In the example process we have seen so far each of these activities is composed together in such a way that a complete solution can be built out of a set of services that are deployed into a run-time environment. But that is not the only way these activities can be composed. A better way is to compose activities into capability patterns. Capability patterns are comprised of tasks and/or activities that can be composed into ‘higher-order’ capability patterns or delivery processes. They are reusable patterns which can applied across a range of delivery processes. Capability patterns have input/output work products which together define the ‘contractual boundary’ to which performers of the capability pattern must conform (more on this next time).

The delivery process described in part 1 is actually comprised of four capability patterns, each of which could be a process in its own right, or composed into different delivery processes. The four capability patterns are:

  • Provide Capability: Create a new or updated business process/capability based on user requirements. Uses existing services or specifies new ones where needed. Uses tasks mainly from the Consume discipline group.
  • Provide Service: Specify, design and build a new service according to business need. Certify, publish and deploy the service into the operational environment. Uses tasks mainly from the Provide discipline group.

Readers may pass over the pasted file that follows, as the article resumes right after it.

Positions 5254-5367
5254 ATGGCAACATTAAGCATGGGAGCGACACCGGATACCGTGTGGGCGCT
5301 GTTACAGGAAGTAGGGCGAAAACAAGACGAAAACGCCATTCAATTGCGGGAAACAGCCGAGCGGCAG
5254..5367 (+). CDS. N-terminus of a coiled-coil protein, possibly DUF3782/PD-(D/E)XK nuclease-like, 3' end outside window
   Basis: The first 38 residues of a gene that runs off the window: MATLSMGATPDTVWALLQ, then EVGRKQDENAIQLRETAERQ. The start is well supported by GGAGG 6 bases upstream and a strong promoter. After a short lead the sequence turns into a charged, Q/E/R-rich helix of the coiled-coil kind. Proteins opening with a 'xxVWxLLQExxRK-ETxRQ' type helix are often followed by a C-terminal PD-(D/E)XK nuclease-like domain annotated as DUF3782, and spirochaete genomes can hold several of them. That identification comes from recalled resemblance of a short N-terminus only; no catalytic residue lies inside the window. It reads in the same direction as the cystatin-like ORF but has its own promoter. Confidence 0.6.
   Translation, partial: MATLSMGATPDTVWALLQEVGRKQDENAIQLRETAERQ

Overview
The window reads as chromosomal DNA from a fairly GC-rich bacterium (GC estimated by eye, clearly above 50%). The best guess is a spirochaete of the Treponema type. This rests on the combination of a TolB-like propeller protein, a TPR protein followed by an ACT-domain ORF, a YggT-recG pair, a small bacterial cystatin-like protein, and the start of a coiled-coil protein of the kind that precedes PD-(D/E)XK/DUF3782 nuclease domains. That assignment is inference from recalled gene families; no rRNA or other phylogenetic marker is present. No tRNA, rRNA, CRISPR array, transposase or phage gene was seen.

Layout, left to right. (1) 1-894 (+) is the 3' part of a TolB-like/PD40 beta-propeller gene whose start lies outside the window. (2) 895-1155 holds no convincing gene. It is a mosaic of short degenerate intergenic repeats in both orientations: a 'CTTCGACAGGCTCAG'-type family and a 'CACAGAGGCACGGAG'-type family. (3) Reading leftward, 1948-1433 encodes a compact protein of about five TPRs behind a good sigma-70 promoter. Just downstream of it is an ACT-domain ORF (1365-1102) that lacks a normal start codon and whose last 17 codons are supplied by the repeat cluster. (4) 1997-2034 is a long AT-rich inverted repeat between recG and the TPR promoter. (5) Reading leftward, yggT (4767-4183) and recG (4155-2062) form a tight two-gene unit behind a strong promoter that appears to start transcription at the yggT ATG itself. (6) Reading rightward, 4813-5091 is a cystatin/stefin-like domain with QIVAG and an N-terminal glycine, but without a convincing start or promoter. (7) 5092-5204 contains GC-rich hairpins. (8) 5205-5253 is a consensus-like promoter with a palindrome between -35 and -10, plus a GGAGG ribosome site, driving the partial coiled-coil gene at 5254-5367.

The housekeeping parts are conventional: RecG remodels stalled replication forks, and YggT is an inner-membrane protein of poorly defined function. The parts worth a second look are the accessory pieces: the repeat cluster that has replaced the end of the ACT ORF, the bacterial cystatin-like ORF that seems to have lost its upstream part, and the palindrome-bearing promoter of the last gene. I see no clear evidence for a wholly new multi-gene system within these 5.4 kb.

• Manage Service Portfolio: Create and maintain a service portfolio with an initial set of specified services. Ensure services are certified. Uses tasks from the Manage group.
  • Provide Environment: Design, build, test, install and run a new environment capable of running services. Uses tasks mainly from the Enable group.

Using the same diagrams as before here are the above four capability patterns laid out in terms of disciplines and phases from OpenUP.

Provide Capability
Provide Service
Manage Service Portfolio
Provide Environment

In the third part I’ll look at the work products which together define the ‘contractual boundary’ to which performers of each of the capability patterns must conform.

The ideas in this blog were jointly developed with my ex-IBM colleague Bruce Anderson.